The song Building the Perfect Beast by Don Henley repeats the following phrases several times:

Soon he will be released
Glory hallelujah!
We're building the perfect beast

Why does this include the phrase "Glory hallelujah!"? Is there a religious meaning intended here? And what is the "perfect beast" in this instance?

2 Answers 2


The perfect beast is humanity's self-made doom.

The beast that we keep building is a (modern/future) human, that has lifted itself "All the way to Malibu out of the land of talking drum"; someone who has "The power of reason" and is "the top of the heap", someone who "kills things he doesn't eat".

The whole song is a description of a self-created doom based on our self-destruction:

We've found the lock and turned the key
We're shakin' up those building blocks
Going deeper into that box- (Pandora wouldn't like it)

We have the power to get our life better and longer, we are trying to become gods ( "Olympus or bust!") yet there is a price to pay.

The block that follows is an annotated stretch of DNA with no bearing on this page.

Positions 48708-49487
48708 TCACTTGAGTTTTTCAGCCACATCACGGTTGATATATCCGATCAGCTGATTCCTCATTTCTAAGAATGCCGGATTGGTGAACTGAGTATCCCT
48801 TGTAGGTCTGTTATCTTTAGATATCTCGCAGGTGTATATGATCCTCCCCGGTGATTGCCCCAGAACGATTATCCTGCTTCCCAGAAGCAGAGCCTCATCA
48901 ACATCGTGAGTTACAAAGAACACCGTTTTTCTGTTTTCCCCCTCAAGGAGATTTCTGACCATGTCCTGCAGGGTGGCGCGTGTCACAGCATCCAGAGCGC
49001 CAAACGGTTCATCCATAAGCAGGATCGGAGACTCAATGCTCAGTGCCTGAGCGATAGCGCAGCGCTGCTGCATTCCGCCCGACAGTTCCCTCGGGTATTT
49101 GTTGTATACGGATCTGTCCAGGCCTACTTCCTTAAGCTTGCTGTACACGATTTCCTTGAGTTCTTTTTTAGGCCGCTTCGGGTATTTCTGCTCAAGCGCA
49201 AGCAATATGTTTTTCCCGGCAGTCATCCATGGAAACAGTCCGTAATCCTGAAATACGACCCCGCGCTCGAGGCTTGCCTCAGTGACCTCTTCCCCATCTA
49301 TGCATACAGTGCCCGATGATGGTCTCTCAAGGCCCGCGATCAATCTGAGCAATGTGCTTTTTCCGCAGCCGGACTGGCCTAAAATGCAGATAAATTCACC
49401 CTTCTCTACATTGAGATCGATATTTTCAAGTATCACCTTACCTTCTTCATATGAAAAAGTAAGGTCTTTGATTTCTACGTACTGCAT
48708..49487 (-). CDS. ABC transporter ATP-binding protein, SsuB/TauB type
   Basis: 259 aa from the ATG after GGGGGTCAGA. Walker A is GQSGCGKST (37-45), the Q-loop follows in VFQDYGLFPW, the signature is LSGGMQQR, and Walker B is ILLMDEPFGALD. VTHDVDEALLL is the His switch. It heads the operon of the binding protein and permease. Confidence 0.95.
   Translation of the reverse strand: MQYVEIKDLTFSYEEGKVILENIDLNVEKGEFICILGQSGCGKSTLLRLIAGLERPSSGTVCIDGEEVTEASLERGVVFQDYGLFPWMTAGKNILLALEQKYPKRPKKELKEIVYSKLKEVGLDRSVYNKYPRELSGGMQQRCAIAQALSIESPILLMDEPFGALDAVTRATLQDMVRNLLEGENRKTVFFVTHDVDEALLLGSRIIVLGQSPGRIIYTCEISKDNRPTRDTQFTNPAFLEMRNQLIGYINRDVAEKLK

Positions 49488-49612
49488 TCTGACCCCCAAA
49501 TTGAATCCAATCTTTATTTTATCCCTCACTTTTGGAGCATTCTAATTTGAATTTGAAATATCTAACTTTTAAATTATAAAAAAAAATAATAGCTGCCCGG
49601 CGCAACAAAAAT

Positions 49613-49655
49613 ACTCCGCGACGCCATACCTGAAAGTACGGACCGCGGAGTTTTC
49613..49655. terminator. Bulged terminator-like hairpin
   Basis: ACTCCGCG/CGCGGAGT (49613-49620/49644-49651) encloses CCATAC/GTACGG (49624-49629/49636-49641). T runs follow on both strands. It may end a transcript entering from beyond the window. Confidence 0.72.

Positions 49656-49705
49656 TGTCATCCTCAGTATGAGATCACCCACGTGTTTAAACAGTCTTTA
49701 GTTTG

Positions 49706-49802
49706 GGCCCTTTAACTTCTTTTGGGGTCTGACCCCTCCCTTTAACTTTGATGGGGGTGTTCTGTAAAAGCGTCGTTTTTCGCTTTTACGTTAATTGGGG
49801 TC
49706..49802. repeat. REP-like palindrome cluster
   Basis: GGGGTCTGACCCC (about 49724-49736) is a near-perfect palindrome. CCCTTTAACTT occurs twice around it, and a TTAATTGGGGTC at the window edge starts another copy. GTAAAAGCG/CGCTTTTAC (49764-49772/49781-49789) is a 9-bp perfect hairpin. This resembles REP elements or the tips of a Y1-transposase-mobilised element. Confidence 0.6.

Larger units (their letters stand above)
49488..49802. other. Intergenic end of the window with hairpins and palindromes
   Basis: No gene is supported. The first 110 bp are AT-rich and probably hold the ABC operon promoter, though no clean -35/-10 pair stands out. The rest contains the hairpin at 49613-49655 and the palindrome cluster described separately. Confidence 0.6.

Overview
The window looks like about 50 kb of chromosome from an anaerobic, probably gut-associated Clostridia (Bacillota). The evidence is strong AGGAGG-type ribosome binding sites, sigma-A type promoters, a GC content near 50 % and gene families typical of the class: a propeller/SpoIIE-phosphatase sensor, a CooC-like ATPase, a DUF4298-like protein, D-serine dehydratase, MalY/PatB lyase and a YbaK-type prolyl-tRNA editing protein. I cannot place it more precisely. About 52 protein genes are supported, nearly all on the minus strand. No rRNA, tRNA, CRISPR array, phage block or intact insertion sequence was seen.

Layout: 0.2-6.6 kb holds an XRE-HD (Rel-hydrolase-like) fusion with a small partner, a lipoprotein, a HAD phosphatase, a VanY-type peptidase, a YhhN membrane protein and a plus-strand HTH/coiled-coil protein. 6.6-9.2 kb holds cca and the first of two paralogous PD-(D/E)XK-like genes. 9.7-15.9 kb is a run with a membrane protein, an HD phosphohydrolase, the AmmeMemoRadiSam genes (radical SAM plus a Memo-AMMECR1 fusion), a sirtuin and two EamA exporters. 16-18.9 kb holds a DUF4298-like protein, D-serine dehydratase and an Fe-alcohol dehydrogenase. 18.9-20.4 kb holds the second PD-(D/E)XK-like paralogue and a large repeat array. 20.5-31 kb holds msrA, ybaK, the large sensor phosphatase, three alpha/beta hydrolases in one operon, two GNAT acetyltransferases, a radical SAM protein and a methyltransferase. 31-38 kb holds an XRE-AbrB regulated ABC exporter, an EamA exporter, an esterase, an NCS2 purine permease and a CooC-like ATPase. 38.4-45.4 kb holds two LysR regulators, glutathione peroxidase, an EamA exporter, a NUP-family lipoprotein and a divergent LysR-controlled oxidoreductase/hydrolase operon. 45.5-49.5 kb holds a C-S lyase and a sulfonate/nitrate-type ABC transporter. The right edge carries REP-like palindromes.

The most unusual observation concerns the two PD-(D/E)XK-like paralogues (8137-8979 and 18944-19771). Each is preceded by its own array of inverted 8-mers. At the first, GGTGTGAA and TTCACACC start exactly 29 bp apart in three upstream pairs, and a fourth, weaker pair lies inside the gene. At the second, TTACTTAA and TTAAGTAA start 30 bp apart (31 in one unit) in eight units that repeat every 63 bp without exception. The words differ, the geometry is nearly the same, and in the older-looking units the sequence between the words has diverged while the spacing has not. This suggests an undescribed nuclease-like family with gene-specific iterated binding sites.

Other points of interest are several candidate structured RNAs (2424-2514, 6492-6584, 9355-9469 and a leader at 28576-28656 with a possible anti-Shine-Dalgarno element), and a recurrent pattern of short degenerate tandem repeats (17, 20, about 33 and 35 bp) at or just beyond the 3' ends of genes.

Relieve all pain and suffering
And lift us out of the dark
Turn us all into methuselah-
But where are we gonna park?

The semi-religious "Glory hallelujah!" is used sarcastically here - we are creating our own doom and we are happy to do so, because

For we have met the enemy -and he is us


The elites who are controlled by the fallen angels are the subject of the song. They too want to be gods (“Olympus or bust”) & are messing with DNA, the formerly secret building blocks of life, to create the perfect Beast that will be indwelt by Apollyon when he rises from the pit. They sarcastically say to Jesus,

Relieve all pain and suffering

This refers to taking ALL of mankind’s sins on the cross to lift us out of the dark and bring us to His marvelous kingdom of light.

And lift us out of the dark
Turn us all into Methuselah

Those saved are promised to be given glorified bodies by the LORD that will never age, get sick, or die & thus live forever, analogous to the man in history who lived the longest - Methuselah at 969 years.

But where are we gonna park?

Sarcastic - they erroneously believe there won’t be enough room on earth for all these people who will never die.

  • What's your evidence that Don Henley was thinking of those things when he wrote this song? It seems especially strange to say that this had any reference at all to salvation, for example, given that the author isn't a Christian. Jun 14, 2022 at 12:02

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